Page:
Less pollution, health risks with new petrol blend on Seychelles
Motorists in Seychelles can buy a new improved grade of gasoil containing less sulphur which the island nation's Petroleum Company has introduced on Tuesday. (Seychelles News Agency)
(Seychelles News Agency) - The Seychelles islands should see less pollution and fewer health risks after a higher quality petrol fuel is introduced on the market on Tuesday, Seychelles Petroleum Company said.
The new fuel has less sulphur than the current petrol used on the island nation.
The company, SEYPEC, said the new improved grade contains 50 parts per million (ppm) of sulphur, compared to 500 ppm in the current blend in use since 2010.
SEYPEC says the reduced level of sulphur will lead to reduced health risks and pollution due to the cleaner properties of the fuel. The fuel will lead to reduced emissions of particulate matter from diesel engines and machinery.
The Principal Secretary of Energy and Climate Change, Wills Agricole, welcomed SEYPEC’s introduction of the new gasoil, saying it is line with government’s strategy of having good air qualityto limit greenhouse gas emissions and other pollutants from road transportation.
“Clean air is essential to maintaining the delicate balance of life on this planet — not just for humans, but wildlife, vegetation, water and soil. Poor air quality occurs when pollutants reach high enough concentrations to endanger human health and environment,” says Agricole, adding that "the 50 ppm version burns cleaner and leaves less residue on the engine parts that come into contact with it.”
Agricole says SEYPEC, the main importer of fuels in the country, has the responsibility to ensure that the type of fuels imported meet at least the minimum required international standard on pollution which in turn has an impact on climate change.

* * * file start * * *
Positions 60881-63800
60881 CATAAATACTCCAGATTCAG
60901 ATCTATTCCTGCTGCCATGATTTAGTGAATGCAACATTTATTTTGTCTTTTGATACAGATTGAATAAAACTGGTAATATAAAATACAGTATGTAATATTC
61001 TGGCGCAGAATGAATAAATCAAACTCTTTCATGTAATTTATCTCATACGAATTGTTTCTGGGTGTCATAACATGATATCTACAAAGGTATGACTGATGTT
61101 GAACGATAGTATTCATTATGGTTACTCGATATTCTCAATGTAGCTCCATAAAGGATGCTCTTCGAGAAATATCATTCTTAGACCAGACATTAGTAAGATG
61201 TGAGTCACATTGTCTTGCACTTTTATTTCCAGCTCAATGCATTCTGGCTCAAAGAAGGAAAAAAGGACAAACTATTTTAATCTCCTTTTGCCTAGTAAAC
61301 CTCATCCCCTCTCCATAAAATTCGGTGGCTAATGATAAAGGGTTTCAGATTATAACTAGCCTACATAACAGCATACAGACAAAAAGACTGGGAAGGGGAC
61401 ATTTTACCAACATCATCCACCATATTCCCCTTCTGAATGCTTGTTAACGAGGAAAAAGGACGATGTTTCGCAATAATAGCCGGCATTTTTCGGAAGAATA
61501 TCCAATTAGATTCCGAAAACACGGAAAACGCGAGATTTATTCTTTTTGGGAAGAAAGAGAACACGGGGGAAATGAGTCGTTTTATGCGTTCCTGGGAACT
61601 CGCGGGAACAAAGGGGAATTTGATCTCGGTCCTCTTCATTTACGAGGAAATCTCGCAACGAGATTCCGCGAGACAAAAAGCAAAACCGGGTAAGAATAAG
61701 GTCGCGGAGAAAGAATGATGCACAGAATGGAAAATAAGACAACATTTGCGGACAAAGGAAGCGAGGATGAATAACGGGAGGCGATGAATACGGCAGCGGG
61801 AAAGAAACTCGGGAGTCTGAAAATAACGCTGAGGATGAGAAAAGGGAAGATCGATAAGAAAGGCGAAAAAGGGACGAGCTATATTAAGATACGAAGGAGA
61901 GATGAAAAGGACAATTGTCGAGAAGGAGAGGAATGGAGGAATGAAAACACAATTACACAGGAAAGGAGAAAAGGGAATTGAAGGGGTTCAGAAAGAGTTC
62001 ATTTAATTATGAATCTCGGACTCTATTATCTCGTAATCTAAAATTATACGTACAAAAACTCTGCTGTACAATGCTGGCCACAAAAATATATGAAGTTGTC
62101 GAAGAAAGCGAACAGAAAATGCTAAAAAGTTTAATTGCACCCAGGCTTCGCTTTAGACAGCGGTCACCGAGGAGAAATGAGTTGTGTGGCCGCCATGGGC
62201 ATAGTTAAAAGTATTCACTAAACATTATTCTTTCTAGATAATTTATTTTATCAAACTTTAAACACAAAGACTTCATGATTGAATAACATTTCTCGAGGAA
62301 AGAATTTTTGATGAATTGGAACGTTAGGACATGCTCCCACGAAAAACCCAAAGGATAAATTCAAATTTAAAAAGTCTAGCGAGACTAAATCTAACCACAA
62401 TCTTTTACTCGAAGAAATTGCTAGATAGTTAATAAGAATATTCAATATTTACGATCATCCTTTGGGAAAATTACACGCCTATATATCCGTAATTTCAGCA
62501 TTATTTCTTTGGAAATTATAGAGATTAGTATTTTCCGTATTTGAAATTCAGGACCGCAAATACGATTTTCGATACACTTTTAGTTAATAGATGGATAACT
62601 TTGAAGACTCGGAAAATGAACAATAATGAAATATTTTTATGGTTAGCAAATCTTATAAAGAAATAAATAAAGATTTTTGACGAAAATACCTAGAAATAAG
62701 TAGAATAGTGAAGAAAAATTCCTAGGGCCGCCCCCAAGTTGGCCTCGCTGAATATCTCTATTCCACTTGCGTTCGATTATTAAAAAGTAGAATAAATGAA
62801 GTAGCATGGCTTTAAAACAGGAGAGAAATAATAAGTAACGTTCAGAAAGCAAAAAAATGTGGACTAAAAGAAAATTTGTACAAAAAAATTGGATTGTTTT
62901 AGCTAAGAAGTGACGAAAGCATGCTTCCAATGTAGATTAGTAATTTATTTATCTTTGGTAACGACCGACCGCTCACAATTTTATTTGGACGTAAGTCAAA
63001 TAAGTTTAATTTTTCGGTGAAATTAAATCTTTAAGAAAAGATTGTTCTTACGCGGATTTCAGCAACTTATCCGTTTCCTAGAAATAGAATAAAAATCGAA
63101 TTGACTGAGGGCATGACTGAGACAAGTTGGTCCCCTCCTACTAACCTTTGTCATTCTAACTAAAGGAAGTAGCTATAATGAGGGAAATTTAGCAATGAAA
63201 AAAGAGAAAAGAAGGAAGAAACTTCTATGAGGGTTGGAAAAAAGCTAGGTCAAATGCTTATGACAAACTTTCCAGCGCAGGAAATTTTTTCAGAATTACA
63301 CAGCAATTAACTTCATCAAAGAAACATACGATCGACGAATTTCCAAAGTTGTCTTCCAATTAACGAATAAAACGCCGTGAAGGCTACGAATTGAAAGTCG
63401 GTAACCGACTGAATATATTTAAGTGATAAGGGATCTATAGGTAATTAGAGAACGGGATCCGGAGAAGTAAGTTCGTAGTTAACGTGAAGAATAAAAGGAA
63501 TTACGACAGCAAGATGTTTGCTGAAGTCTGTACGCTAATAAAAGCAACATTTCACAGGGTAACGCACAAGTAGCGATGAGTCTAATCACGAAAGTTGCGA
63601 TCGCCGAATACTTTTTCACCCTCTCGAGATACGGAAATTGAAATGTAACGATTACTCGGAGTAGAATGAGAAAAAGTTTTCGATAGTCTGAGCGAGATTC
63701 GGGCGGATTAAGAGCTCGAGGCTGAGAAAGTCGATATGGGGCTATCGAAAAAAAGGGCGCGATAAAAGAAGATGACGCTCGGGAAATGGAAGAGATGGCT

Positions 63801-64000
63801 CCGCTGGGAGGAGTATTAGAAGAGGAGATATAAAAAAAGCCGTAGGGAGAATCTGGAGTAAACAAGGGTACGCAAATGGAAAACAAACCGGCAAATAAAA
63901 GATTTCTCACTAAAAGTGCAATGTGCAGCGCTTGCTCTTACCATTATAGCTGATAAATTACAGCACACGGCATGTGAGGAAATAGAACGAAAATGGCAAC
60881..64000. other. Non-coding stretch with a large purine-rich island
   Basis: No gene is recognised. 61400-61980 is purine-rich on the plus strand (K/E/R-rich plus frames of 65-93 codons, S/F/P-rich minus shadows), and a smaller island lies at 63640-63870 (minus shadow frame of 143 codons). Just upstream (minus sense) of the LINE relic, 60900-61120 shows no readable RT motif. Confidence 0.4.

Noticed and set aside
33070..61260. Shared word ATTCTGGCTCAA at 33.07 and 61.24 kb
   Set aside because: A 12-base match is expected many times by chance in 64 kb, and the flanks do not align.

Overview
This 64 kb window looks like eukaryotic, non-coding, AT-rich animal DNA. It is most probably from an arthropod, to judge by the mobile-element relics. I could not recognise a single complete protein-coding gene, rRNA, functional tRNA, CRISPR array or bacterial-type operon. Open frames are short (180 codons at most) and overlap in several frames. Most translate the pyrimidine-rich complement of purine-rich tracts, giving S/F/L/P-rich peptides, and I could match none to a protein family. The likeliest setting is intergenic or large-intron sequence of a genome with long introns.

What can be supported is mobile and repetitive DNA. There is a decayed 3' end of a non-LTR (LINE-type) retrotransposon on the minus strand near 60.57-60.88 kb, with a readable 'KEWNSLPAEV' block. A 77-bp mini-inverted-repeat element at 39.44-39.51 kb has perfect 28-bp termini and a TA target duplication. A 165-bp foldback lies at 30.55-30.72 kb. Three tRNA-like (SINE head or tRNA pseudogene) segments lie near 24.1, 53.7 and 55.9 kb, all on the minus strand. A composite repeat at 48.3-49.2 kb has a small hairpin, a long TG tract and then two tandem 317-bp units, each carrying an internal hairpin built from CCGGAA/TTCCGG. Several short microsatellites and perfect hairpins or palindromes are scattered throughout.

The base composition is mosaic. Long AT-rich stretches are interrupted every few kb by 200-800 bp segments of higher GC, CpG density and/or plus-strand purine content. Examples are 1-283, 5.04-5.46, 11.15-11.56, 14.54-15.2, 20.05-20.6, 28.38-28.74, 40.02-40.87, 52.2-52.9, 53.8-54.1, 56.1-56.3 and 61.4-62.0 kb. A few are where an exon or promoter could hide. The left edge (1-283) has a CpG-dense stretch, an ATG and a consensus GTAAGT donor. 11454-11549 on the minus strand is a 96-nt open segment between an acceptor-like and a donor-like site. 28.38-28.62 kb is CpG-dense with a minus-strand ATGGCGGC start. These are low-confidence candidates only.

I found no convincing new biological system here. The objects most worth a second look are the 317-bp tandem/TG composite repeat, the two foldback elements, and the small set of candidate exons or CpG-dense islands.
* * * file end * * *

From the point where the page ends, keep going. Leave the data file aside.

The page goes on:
The new gasoil is in line with the Seychelles’ Sustainable Development Strategy 2012-2020 to deliver enhanced quality, more environmentally friendly and sustainable products. It also adheres to objectives outlined in the country’s Environmental Management Systems, the company said.
The new product will be the sole gasoil distributed domestically, and will lead to greater harmonization of product grades throughout the Indian Ocean region. Several islands in the region and on mainland Africa have successfully made the change over, and this brings potentially more competitive prices.
SEYPEC Chief Executive Conrad Benoiton told SNA there will be no changes in prices or interruption in services at the local petrol stations. The cost of diesel is $1.04 per litre.
To ensure a smooth transition, the company conducted sensitization exercise for the past 12 months of its major diesel customers to gauge their responses on the introduction of this product.
The Seychelles archipelago comprising of 115 islands in the western Indian Ocean consumes 55 million litres of diesel annually. That is 73 percent by industries and the tourism sector, 22 percent by motorists and 5 percent by public transport.
Quality wise, the product is one superior to its predecessor and meets the Euro 4 standard.